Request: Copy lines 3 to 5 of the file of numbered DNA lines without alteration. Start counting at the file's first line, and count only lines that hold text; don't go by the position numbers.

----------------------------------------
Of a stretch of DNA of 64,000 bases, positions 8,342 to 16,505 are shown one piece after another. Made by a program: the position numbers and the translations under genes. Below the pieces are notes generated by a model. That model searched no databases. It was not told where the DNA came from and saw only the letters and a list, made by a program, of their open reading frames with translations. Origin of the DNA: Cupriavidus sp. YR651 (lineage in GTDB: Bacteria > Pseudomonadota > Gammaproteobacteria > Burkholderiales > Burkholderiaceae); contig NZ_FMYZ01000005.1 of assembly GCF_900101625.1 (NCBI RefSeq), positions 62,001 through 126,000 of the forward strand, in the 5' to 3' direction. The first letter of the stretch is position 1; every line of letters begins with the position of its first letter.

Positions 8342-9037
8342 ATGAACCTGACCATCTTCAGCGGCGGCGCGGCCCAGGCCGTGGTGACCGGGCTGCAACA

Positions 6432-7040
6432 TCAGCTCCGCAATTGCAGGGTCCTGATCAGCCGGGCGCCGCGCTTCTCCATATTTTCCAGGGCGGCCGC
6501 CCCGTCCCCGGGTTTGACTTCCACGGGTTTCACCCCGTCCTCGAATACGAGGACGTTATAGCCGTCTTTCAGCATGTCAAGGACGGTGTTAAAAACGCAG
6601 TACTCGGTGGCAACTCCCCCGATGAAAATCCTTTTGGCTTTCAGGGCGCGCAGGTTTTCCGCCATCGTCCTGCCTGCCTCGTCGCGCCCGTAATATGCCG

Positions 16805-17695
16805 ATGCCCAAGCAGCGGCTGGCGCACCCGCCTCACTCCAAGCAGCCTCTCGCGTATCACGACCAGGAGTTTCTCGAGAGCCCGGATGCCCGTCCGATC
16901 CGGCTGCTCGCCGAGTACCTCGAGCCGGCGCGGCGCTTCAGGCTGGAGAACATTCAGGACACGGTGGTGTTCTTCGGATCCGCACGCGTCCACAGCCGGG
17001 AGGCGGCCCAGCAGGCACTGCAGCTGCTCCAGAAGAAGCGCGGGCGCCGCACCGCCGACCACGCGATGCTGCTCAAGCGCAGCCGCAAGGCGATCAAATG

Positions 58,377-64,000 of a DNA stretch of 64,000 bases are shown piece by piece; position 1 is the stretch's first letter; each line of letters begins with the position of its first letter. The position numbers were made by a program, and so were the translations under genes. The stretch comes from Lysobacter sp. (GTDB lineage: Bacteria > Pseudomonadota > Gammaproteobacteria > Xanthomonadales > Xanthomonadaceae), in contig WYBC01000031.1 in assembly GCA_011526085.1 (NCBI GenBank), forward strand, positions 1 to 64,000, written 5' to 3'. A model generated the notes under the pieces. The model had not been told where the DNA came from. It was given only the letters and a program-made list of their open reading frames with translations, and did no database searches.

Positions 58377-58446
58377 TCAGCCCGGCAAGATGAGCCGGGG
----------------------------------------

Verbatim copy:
8342 ATGAACCTGACCATCTTCAGCGGCGGCGCGGCCCAGGCCGTGGTGACCGGGCTGCAACA

Positions 6432-7040
6432 TCAGCTCCGCAATTGCAGGGTCCTGATCAGCCGGGCGCCGCGCTTCTCCATATTTTCCAGGGCGGCCGC